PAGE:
Are plastic water bottles safe to use?
In a word: Yes. New research shows that plasticizers—the chemicals used to make plastics strong yet pliable—aren’t as big a health risk as people have made them out to be. The biggest concern has involved endocrine disruptors. Bisphenol A (BPA) is probably the most widely known of these, and many manufacturers have stopped using it in products for children. However, other plasticizers are likely to pose more risk than BPA. A large-scale risk assessment conducted by the European Food Safety Authority (which has much stricter standards than the US Food and Drug Administration) found that BPA poses virtually no threat—even to young children.
As for other plasticizers, the research is inconclusive on which ones cause harm and by how much. Leaching can occur with some types of plasticizers, but it involves very small amounts and can take years. According to Neal Langerman, principal scientist and owner of the consulting firm Advanced Chemical Safety, it’s when companies perform accelerated-aging studies on such materials, subjecting the plastic to the equivalent of five to six years’ worth of use, that a small amount of additives leach into liquid stored in the plastic. Langerman said that this is a much smaller amount than would do harm, according to the available data.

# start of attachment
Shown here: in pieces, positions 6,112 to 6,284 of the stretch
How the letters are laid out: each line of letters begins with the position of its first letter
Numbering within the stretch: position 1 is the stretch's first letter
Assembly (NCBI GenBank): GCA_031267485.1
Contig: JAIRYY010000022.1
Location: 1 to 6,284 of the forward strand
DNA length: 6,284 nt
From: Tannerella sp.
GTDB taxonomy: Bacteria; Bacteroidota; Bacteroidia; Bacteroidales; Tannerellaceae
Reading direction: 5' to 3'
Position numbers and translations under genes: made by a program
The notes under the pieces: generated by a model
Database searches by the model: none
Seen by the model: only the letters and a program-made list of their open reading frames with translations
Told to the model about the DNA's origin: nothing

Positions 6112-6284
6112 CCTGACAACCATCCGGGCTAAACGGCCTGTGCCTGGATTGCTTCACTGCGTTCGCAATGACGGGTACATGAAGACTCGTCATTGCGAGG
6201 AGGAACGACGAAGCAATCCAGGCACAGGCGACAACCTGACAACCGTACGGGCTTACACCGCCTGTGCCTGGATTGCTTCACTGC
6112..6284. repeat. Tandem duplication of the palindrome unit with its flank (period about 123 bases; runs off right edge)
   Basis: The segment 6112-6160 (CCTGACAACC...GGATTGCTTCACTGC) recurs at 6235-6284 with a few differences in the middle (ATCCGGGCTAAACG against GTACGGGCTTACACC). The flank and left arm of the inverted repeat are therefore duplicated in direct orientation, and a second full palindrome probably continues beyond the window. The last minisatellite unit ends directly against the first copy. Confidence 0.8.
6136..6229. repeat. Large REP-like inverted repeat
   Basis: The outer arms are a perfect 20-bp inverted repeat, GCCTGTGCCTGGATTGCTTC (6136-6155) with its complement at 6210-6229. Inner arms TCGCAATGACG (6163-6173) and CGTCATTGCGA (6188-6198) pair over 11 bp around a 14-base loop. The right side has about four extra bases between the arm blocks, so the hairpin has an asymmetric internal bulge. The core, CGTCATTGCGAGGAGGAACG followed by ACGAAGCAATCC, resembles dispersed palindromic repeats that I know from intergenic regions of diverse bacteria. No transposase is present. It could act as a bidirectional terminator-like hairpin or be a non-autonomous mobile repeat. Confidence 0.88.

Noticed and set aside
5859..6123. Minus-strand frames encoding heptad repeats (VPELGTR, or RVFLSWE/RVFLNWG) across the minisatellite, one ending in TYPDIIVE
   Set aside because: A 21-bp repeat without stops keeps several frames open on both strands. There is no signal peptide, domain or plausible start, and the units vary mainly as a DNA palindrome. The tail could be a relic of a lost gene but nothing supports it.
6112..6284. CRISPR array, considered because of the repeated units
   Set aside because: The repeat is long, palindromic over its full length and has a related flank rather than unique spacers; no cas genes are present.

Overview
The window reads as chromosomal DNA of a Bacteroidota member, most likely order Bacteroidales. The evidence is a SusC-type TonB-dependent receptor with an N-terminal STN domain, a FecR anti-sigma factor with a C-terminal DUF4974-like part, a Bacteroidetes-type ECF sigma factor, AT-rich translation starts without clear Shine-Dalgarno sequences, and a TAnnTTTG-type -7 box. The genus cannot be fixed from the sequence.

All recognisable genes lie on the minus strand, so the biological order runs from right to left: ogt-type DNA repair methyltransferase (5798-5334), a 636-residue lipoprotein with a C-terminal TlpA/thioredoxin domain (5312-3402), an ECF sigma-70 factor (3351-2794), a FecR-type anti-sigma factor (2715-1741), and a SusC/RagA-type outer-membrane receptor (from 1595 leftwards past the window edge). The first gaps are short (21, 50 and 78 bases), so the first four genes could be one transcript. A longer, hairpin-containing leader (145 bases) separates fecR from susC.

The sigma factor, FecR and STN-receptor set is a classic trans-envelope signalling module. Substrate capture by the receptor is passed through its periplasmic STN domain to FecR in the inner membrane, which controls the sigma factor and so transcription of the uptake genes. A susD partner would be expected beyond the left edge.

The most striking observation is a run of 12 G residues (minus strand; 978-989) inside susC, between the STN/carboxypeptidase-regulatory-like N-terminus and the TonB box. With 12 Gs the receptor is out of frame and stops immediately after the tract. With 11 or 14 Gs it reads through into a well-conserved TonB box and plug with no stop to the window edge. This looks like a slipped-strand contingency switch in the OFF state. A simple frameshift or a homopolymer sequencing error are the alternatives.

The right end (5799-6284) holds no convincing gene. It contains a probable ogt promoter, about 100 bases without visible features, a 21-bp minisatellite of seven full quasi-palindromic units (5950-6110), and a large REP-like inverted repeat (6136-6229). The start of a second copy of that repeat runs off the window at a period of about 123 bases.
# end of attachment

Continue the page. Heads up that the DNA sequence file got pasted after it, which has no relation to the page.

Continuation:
BPS, aka bisphenol S, is a compound that some companies use instead of BPA, such as in BPA-free water bottles. The Tritan plastic brand, made by Eastman Chemical and used in our large-capacity plastic bottle pick, is one of these compounds. You may have heard some mutterings about Tritan, because of a 2012 lawsuit. Outside research says that the same health effects that researchers see in lab animals with BPA are present for BPS and BPF (bisphenol F, another alternative), as well. But as mentioned above, BPA is fine at the doses people are exposed to. It stands to reason based on this latest research that BPS and BPF are also safe, but only time will tell.